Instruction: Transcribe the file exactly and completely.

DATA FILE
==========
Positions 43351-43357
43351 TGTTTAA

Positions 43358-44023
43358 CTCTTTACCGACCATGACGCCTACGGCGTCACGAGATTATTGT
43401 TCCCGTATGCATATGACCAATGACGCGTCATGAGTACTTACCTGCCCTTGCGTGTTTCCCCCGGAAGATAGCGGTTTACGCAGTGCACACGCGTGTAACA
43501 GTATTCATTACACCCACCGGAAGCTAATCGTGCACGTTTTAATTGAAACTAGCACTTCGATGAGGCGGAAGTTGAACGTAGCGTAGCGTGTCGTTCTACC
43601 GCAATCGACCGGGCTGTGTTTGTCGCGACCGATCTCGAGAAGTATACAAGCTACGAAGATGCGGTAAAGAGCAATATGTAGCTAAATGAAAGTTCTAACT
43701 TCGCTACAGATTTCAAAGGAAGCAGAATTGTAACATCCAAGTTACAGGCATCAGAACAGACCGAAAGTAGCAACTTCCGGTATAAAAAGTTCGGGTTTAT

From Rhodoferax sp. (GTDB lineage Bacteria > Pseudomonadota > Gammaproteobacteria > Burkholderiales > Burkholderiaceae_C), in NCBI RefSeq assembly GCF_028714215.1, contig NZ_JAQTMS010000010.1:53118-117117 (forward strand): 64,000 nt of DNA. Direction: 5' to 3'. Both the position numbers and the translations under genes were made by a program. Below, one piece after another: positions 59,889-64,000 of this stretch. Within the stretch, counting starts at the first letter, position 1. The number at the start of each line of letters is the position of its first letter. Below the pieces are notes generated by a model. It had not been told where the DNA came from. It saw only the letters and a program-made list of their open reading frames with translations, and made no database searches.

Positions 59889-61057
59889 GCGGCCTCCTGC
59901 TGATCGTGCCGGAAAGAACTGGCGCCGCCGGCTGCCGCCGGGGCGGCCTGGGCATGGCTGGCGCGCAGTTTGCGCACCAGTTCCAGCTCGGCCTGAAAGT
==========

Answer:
Positions 43351-43357
43351 TGTTTAA

Positions 43358-44023
43358 CTCTTTACCGACCATGACGCCTACGGCGTCACGAGATTATTGT
43401 TCCCGTATGCATATGACCAATGACGCGTCATGAGTACTTACCTGCCCTTGCGTGTTTCCCCCGGAAGATAGCGGTTTACGCAGTGCACACGCGTGTAACA
43501 GTATTCATTACACCCACCGGAAGCTAATCGTGCACGTTTTAATTGAAACTAGCACTTCGATGAGGCGGAAGTTGAACGTAGCGTAGCGTGTCGTTCTACC
43601 GCAATCGACCGGGCTGTGTTTGTCGCGACCGATCTCGAGAAGTATACAAGCTACGAAGATGCGGTAAAGAGCAATATGTAGCTAAATGAAAGTTCTAACT
43701 TCGCTACAGATTTCAAAGGAAGCAGAATTGTAACATCCAAGTTACAGGCATCAGAACAGACCGAAAGTAGCAACTTCCGGTATAAAAAGTTCGGGTTTAT

From Rhodoferax sp. (GTDB lineage Bacteria > Pseudomonadota > Gammaproteobacteria > Burkholderiales > Burkholderiaceae_C), in NCBI RefSeq assembly GCF_028714215.1, contig NZ_JAQTMS010000010.1:53118-117117 (forward strand): 64,000 nt of DNA. Direction: 5' to 3'. Both the position numbers and the translations under genes were made by a program. Below, one piece after another: positions 59,889-64,000 of this stretch. Within the stretch, counting starts at the first letter, position 1. The number at the start of each line of letters is the position of its first letter. Below the pieces are notes generated by a model. It had not been told where the DNA came from. It saw only the letters and a program-made list of their open reading frames with translations, and made no database searches.

Positions 59889-61057
59889 GCGGCCTCCTGC
59901 TGATCGTGCCGGAAAGAACTGGCGCCGCCGGCTGCCGCCGGGGCGGCCTGGGCATGGCTGGCGCGCAGTTTGCGCACCAGTTCCAGCTCGGCCTGAAAGT